Fail To Destroy WebView

Firstly, a lot of example i had been tried for destroy the webview in Android.

For example: Memory Leak in Android

Although i was destroying webview in the onDestroy() and declared a webview programmatically, but the memory leak problem also will be occurred in my Android device.

Below is my coding..

public class MainActivity extends Activity {
private FrameLayout mWebContainer;
private WebView mWebView;

@Override
protected void onCreate(Bundle savedInstanceState) {
    super.onCreate(savedInstanceState);

    setContentView(R.layout.your_layout);

    mWebContainer = (FrameLayout) findViewById(R.id.web_container);
    mWebView = new WebView(getApplicationContext());
    mWebContainer.addView(mWebView);
}

@Override
protected void onDestroy() {
    super.onDestroy();

    mWebContainer.removeAllViews();
    mWebView.clearHistory();
    mWebView.clearCache(true);
    mWebView.clearView();
    mWebView.destroy();
    mWebView = null;        
}

Someone help me please.. thank you..

up vote 31 down vote accepted

The WebView might not be destroyed because you are removing the view in the onDestroy(), which can be called in a few different occasions: when the user exits the app via the back button, when the user presses the home button and then swipes the app from recents, or when the system kills your app to make room for other apps. It may be problematic to destroy the WebView in onDestroy().

Old Answer: To remove the WebView from memory, override the finish() method and place the code you have in onDestroy() in finish(). finish is called when the app is exited via the back button, so this will ensure that the WebView is destroyed.

New Answer: I was originally wrong about when the onDestroy method was called, so I and others have edited the question to remove the parts that were wrong. However, this also changes slightly what I would do to destroy the WebView. It may be that there is not enough time to destroy the WebView in onDestroy, or it could be that the Activity is getting destroyed multiple times, which would result in the crash, since the WebView would get destroyed multiple times and that would crash it (see the documentation quote at the bottom of this answer). The solution is to be more explicit when destroying the WebView and also to set the WebView to null so you can be sure that it wasn't destroyed before trying to destroy it.

When you use WebView.destroy(), internally the WebView will destroy itself, but the problem is that there is no way to determine if you've called destroy on an existing WebView object or not. This is problematic, because calling methods on the WebView after destroying it will result in a crash. The solution is to set the WebView to null after destroying it.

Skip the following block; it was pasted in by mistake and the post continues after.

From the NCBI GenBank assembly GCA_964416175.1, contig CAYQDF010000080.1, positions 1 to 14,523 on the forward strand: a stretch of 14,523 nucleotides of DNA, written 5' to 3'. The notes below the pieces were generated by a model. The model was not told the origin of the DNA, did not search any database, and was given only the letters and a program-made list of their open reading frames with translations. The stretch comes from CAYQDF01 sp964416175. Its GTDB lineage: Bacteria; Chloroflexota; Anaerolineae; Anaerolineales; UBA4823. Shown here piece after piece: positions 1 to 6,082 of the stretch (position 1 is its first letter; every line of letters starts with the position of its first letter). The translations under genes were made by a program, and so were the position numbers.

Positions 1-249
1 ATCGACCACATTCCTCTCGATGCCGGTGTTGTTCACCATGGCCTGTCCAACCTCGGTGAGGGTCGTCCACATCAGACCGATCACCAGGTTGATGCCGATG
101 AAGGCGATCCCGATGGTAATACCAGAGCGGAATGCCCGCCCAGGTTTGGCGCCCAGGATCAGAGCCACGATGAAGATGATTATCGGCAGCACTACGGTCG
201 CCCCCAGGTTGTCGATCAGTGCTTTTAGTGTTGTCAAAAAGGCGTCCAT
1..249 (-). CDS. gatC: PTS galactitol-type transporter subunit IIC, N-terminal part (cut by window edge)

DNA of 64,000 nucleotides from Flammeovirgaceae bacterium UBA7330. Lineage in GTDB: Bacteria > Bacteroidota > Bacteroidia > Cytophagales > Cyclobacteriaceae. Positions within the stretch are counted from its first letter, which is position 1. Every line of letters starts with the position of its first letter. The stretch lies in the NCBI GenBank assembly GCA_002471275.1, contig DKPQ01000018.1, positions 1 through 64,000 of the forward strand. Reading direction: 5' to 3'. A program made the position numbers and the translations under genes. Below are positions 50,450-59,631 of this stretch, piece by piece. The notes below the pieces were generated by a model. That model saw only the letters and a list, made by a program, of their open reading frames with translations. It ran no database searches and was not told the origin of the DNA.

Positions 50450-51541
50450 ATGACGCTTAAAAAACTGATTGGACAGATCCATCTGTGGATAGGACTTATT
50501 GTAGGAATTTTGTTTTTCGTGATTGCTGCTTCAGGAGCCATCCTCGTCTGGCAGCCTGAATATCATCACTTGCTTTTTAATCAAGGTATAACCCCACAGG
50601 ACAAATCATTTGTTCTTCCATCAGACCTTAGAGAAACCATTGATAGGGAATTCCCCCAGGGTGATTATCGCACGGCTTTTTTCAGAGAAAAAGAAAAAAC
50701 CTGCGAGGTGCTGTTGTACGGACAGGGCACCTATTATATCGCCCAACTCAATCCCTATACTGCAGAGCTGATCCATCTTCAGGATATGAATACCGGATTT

Your full code to kill the view should look like this (some things are optional):

public void destroyWebView() {

    // Make sure you remove the WebView from its parent view before doing anything.
    mWebContainer.removeAllViews();

    mWebView.clearHistory();

    // NOTE: clears RAM cache, if you pass true, it will also clear the disk cache.
    // Probably not a great idea to pass true if you have other WebViews still alive.
    mWebView.clearCache(true);

    // Loading a blank page is optional, but will ensure that the WebView isn't doing anything when you destroy it.
    mWebView.loadUrl("about:blank");

    mWebView.onPause();
    mWebView.removeAllViews();
    mWebView.destroyDrawingCache();

    // NOTE: This pauses JavaScript execution for ALL WebViews, 
    // do not use if you have other WebViews still alive. 
    // If you create another WebView after calling this, 
    // make sure to call mWebView.resumeTimers().
    mWebView.pauseTimers();

    // NOTE: This can occasionally cause a segfault below API 17 (4.2)
    mWebView.destroy();

    // Null out the reference so that you don't end up re-using it.
    mWebView = null;
}

This method should then be called somewhere, preferably in finish() since that will be explicitly called by the user, but it should work in onDestroy() as well.

NOTE: I should add that calling mWebView.onDestroy() twice may crash the browser. The docs state:

No other methods may be called on this WebView after destroy.

  • After implement finish() the consumption of RAM still high now... – user2477457 Jul 5 '13 at 9:23
  • 2
    It is NOT true what you wrote about invoking onDestroy() method!!! It IS called when you exit the app via back button. And NOTHING is called when the app is killed (e.g. swiped from the recents screen). – Perry_ml Nov 11 '13 at 16:47
  • 4
    I used this code to cleanup after a webview used to play a YouTube video. Although the webview was cleaned up properly, whenever I tried returning to the same screen, the video would not render ever again. I removed the calls to mWebView.freeMemory(); (which has now been deprecated) and mWebView.pauseTimers(); and everything worked properly. – m_katsifarakis Apr 6 '16 at 14:18
  • 3
    I agree with @m_katsifarakis. pauseTimers() affects re-created webview. – satohiro May 17 '16 at 7:36
  • 1
    Good answer for the most part but also agree with @m_katsifarakis, freeMemory and pauseTimers only make things worse, I had problems until I removed them. – Jim109 Jan 10 '17 at 15:07

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